Woohoo! School’s over! Bye-bye kiddies! Bye-bye classroom! Even better, bye-bye medical appointments for May! In a few days, the newest American in the family, May, will return to the land of the free with her mother, joined two weeks later by her father. Because of this, we will not see the inside of a hospital, doctor’s office or examination room or any kind until September. American Freedom! May has some kind of therapy or medical appointment at least twice a week. May’s condition comes with all kinds of barriers, but I probably speak little of sheer amount of wasted hours every week in appointments. I say wasted, not because the appointments are pointless (though on more than one occasion they weren’t only pointless but soul-destroying) but because May and I could use time: to play, read or swim. Or, cuddle! What about just Mama and May cuddling! Instead, we are in London traffic, winding past the same crowded High Streets, lumbering past the same 1960s office blocks and lugging May’s buggy across busy roads and up into unair-conditioned corridors. I probably don’t talk about it a lot because it is excruciatingly dull. May had her last appointment yesterday with the Boss. He prescribed a new seizure medication regime. May will slowly be weaned off Phenobarbital, a barbiturate that she has been on since birth. We will wean her off it very slowly over the next three months, so that gives you an idea of how dependent her body has become on it. She started on Sodium Valporate tonight. (Side note: Thank you pharmaceutical companies that make medicines taste sweet for babies! Got it down her no problem!) So, not all appointments are pointless. That one was far from, and due to staffing issues we waited three months for it. Yes. Two-months if you count the last appointment where May didn’t get to see him, but saw another doctor, and questions were left unanswered. Unfortunately, this is a situation we fear will be on the increase under this new, budget-slashing government. Who wants to think about any of this? Not me! It makes me want to scream. Goodbye and good riddance! One month of freedom...

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How the Amazing Half-Brained Baby changed everything…

Posted on Jul 18, 2010 | 10 comments

If you are not the parent of a brain-damaged child, none of the following will make sense. You will glance down the list, jab your partner in the side and say, with possible exasperation, “Sure, but most of these things happen to all parents.” Wrong. Even if they happen to all parents, they don’t ALL happen. 1. Your income plummets. (I teach 3 days/week from September because I miss at least one day/week to attend appointments. A 20% drop in pay.) 2. Your arms hurt from supporting her. A lot. And, the baby just keeps getting heavier… 3. Your arms look super-toned. Bonus! 4. You never say “No” to your child. 5. You buy the fattiest baby food containing the most sugar. Then, you add butter to it. 6. You might never have another child and it’s not because you can’t physically. 7. You cuddle more because your child can’t sit unsupported. Not so bad. 8. You allow your husband anything, because he gives you everything. (That one might just be me, but highly advised.) 9. When your daughter lifts her hand to her mouth at 1-year-old to chomp on some peanut butter, is the most miraculous, wonderful thing you have ever seen. (Cute baby alert! See video and gallery below!) 10. Don’t pity me people. Everything else is the same as other parents. Love love love. I have 106 of these photos if anyone is interested *smile*...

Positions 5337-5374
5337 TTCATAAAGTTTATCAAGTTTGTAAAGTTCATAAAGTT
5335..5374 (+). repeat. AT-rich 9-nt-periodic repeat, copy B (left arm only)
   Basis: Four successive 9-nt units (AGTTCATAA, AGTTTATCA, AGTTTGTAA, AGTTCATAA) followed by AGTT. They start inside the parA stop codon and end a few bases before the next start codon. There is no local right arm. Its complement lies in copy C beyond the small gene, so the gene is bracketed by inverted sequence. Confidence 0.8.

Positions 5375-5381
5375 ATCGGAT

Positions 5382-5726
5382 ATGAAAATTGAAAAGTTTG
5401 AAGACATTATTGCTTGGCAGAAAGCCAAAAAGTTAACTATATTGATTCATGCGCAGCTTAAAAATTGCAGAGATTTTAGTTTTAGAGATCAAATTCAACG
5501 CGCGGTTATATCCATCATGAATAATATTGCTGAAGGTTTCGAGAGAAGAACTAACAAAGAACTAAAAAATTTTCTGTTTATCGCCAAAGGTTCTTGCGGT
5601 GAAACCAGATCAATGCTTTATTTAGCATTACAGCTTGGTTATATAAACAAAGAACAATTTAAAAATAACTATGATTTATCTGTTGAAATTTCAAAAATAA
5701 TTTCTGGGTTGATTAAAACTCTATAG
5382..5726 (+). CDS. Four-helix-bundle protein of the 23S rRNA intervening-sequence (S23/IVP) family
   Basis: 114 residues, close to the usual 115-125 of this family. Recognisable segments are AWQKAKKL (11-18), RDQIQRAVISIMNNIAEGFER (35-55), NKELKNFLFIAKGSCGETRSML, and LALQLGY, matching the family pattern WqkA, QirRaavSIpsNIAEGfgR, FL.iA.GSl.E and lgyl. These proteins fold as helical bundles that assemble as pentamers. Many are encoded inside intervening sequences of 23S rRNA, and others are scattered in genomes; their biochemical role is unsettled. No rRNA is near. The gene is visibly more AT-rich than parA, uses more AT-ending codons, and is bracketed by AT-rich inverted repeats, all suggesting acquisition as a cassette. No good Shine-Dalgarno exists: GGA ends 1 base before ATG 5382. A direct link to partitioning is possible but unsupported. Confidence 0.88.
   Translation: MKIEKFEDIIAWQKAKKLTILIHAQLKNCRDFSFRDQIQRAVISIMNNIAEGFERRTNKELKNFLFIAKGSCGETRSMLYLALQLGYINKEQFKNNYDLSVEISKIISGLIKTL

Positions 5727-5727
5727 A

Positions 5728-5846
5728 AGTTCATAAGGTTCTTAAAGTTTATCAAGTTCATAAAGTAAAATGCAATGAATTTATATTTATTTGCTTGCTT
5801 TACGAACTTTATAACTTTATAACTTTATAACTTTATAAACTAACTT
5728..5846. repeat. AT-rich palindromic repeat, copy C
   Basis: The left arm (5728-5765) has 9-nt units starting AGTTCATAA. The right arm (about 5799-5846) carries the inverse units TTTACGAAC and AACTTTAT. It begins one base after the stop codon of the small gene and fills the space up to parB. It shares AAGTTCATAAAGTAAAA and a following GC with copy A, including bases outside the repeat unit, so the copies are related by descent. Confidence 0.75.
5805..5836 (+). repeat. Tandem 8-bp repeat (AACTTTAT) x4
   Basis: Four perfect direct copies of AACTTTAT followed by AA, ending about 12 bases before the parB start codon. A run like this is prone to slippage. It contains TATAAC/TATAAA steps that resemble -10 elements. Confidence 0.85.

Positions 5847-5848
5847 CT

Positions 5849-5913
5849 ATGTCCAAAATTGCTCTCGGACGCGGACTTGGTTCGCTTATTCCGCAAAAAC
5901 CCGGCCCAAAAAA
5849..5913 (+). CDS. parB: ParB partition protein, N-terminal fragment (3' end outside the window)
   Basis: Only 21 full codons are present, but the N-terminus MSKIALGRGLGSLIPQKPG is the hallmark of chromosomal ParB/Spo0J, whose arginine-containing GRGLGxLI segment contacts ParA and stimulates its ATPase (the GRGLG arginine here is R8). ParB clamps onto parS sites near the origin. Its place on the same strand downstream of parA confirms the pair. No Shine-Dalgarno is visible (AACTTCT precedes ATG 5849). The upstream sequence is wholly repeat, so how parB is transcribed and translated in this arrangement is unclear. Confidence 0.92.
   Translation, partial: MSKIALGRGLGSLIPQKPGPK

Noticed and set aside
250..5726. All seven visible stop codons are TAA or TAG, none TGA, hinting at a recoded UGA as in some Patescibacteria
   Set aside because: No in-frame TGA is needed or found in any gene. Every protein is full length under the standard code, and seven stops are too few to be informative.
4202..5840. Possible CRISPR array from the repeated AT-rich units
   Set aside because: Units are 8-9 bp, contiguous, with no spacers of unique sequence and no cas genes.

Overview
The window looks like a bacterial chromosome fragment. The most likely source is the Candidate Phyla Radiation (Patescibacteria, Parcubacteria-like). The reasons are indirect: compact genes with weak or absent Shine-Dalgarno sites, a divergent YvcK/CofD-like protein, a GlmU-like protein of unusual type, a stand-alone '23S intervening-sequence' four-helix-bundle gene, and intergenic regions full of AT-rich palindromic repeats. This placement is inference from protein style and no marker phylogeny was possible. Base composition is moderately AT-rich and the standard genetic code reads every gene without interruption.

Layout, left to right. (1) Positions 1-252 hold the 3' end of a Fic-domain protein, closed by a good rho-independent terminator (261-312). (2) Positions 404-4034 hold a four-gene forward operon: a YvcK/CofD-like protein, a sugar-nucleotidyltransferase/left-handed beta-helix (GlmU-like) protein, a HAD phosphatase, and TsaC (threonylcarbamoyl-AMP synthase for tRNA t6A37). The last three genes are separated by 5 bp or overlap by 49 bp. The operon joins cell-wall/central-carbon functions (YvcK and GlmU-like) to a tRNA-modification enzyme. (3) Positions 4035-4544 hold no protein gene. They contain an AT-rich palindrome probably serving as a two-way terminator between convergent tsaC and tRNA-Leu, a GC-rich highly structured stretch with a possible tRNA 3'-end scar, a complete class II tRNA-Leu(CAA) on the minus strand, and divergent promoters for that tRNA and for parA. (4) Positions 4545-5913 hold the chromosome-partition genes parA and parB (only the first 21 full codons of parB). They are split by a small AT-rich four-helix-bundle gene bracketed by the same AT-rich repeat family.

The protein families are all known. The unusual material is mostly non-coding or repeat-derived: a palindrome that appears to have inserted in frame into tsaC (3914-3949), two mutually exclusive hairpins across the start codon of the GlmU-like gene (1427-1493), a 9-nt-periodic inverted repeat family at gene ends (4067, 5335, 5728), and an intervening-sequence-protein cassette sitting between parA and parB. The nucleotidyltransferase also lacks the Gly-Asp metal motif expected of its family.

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Posted on Jul 17, 2010 | 1 comment

May is “severely visually impaired”. She has “severe brain damage”. Referring to May using medical terminology is always depressing, but more so when it is a medical term that is also used widely. “Severe” is as term I come across a lot in May’s medical reports. It is a term used casually and freely. It has the opposite effect on me. Like when I accidentally picked up what I thought was a medical appointment sheet off the floor of the car this week, and it turned out to be her visual impairment report. The medical definition is “a disease that is so severe that it dominates all other activities”. Is May’s brain damage so severe that it dominates all other activities? I can’t say that it does. It does overpower her at times, like when she has a seizure in the middle of a rigorous bounce. But, she pauses, she shakes a bit and then she lights up and the bouncing continues. Is this the definition of severe? I’m more impressed by May’s ability to dominate her brain damage, than it dominate...